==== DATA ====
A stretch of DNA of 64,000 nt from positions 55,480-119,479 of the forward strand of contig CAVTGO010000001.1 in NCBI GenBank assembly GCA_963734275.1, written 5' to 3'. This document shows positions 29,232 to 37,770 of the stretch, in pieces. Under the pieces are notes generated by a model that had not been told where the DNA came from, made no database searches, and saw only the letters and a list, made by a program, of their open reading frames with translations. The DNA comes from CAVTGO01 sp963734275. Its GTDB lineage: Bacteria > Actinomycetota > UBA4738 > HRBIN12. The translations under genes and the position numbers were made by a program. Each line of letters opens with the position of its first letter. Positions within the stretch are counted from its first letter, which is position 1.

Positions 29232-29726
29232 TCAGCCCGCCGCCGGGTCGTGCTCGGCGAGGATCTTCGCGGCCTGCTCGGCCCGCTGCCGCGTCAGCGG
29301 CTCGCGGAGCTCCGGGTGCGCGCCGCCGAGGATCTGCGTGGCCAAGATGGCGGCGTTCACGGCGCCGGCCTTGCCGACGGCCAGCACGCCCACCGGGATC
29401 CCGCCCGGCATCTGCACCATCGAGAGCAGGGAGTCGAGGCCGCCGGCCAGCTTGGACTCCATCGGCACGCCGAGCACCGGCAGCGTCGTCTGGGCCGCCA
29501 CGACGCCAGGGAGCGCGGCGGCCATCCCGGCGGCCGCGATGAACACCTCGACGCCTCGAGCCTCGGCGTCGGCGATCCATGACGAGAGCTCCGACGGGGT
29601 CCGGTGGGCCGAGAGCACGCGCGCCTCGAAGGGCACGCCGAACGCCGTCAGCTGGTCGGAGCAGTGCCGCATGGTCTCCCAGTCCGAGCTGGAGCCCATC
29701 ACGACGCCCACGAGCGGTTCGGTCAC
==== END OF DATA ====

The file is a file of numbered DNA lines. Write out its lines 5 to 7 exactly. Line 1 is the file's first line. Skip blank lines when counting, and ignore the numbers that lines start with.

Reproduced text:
29401 CCGCCCGGCATCTGCACCATCGAGAGCAGGGAGTCGAGGCCGCCGGCCAGCTTGGACTCCATCGGCACGCCGAGCACCGGCAGCGTCGTCTGGGCCGCCA
29501 CGACGCCAGGGAGCGCGGCGGCCATCCCGGCGGCCGCGATGAACACCTCGACGCCTCGAGCCTCGGCGTCGGCGATCCATGACGAGAGCTCCGACGGGGT
29601 CCGGTGGGCCGAGAGCACGCGCGCCTCGAAGGGCACGCCGAACGCCGTCAGCTGGTCGGAGCAGTGCCGCATGGTCTCCCAGTCCGAGCTGGAGCCCATC